DEL MONTE UPCYCLED OVER 270,000KG OF GREEN BEANS IN 2020
Food giant Del Monte Foods has taken a lead in the upcycled food movement by redirecting over 270,000kg of green beans last year to make nourishing new products while reducing greenhouse gas emissions.
The food group specialising in fruits and vegetables – and which turned over $1.48 billion in the 12 months ending 2 May 2021 – has introduced the industry’s first canned vegetable product to be certified by Upcycled, a food association that is leveraging the market to prevent food waste. The body is currently the world’s only third-party certification programme for upcycled food ingredients and products.
Del Monte’s Blue Lake Petite Cut and Blue Lake Farmhouse Cut Green Beans are made with 100% upcycled and sustainably grown green beans from the US states of Wisconsin and Illinois.
Food waste is a major CO2 emitter
Greg Longstreet, president and CEO of Del Monte Foods, commented: “Having our green beans as the industry’s first canned vegetable product to be certified by Upcycled reflects our team’s dedication to ensure that nutritious food reaches its highest and best purpose, while protecting our planet.”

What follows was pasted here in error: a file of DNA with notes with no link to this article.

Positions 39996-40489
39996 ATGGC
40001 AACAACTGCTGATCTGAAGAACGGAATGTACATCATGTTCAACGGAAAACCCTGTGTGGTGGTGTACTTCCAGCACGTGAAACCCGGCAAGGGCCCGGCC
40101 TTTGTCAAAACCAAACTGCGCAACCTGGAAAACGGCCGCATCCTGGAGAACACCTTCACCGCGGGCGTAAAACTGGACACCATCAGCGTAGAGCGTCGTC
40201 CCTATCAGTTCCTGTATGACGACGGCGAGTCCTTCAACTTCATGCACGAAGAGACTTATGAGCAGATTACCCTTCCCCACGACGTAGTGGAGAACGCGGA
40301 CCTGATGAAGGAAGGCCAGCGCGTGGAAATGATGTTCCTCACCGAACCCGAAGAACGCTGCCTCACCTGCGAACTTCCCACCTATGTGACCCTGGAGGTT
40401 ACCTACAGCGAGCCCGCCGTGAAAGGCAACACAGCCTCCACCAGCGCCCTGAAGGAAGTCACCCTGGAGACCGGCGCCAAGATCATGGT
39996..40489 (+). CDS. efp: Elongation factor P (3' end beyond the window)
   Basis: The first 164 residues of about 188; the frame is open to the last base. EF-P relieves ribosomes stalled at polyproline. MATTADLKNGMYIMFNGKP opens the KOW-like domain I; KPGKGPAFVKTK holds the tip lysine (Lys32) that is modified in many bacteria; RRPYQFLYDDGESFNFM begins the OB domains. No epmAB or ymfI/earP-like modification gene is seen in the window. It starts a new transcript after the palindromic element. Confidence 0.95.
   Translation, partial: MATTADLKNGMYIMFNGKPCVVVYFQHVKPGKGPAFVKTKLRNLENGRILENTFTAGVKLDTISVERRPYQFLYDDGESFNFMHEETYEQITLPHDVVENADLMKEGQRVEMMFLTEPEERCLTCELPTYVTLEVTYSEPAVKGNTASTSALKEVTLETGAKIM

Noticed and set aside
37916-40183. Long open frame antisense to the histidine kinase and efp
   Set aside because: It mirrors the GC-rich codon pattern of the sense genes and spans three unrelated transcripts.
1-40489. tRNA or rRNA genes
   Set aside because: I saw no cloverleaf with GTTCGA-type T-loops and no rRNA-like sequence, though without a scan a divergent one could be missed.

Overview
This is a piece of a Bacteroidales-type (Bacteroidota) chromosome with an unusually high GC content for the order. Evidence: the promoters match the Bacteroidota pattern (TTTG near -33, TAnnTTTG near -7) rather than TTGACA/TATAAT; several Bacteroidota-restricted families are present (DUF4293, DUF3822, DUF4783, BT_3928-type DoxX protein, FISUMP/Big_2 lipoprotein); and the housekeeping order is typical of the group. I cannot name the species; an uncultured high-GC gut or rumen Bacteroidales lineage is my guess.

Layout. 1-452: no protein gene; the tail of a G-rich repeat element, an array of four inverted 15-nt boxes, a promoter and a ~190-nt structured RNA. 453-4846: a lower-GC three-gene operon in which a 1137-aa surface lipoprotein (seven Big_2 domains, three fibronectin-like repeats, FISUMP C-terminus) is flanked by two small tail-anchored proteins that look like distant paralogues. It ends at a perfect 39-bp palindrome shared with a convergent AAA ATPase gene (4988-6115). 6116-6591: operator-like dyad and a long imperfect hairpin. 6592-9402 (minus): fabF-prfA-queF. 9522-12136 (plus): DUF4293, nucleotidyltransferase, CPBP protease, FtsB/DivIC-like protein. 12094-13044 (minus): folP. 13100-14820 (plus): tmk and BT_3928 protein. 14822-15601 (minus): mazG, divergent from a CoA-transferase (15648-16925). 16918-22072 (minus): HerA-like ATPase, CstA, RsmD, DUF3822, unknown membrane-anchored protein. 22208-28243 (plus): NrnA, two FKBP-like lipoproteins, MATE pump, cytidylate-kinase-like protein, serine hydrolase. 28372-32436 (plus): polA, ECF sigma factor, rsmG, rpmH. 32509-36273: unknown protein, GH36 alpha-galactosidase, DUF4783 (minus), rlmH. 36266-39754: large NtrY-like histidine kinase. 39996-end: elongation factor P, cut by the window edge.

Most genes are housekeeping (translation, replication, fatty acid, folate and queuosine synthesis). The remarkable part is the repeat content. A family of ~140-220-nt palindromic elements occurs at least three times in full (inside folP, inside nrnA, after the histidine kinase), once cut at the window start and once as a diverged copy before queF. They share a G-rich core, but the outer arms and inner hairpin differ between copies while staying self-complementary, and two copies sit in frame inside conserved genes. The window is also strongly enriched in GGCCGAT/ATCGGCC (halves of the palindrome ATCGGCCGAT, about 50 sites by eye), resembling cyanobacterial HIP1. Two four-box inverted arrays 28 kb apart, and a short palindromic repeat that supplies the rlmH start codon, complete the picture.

According to the US Department of Agriculture, food waste is estimated to represent a huge 30-40% of the food supply annually. By value this added up to about $161 billion worth of food in 2010 according to USDA statistics. Rotting food in landfills is also a major producer of greenhouse gas emissions and it is estimated that globally about 8% of CO2 emissions are from food waste alone.
Del Monte looks to expand upcycling
Molly Laverty, senior manager of environmental and social governance at Del Monte added: “Preventing food waste is one of the most important ways we can reduce greenhouse gas emissions.” Through its upcycled green bean products, the food group redirected approximately 270,000kg of surplus green beans last year and the company says it will “continue to identify opportunities to expand its upcycling efforts” across its brand portfolio.
Turner Wyatt, CEO and co-founder of Upcycled, said: “When people hear the term upcycled, they often think the product is going to be something they have never tried before. No. These are the green beans we have been eating our whole lives. The only difference is that by choosing Upcycled certified ones, consumers are actively preventing food waste.”
Since 2010, Del Monte has also partnered with the Feeding America programme to package upcycled green beans, peaches and pears. As a result, about 350,000 cases of nutritious food per year are delivered to communities in need.
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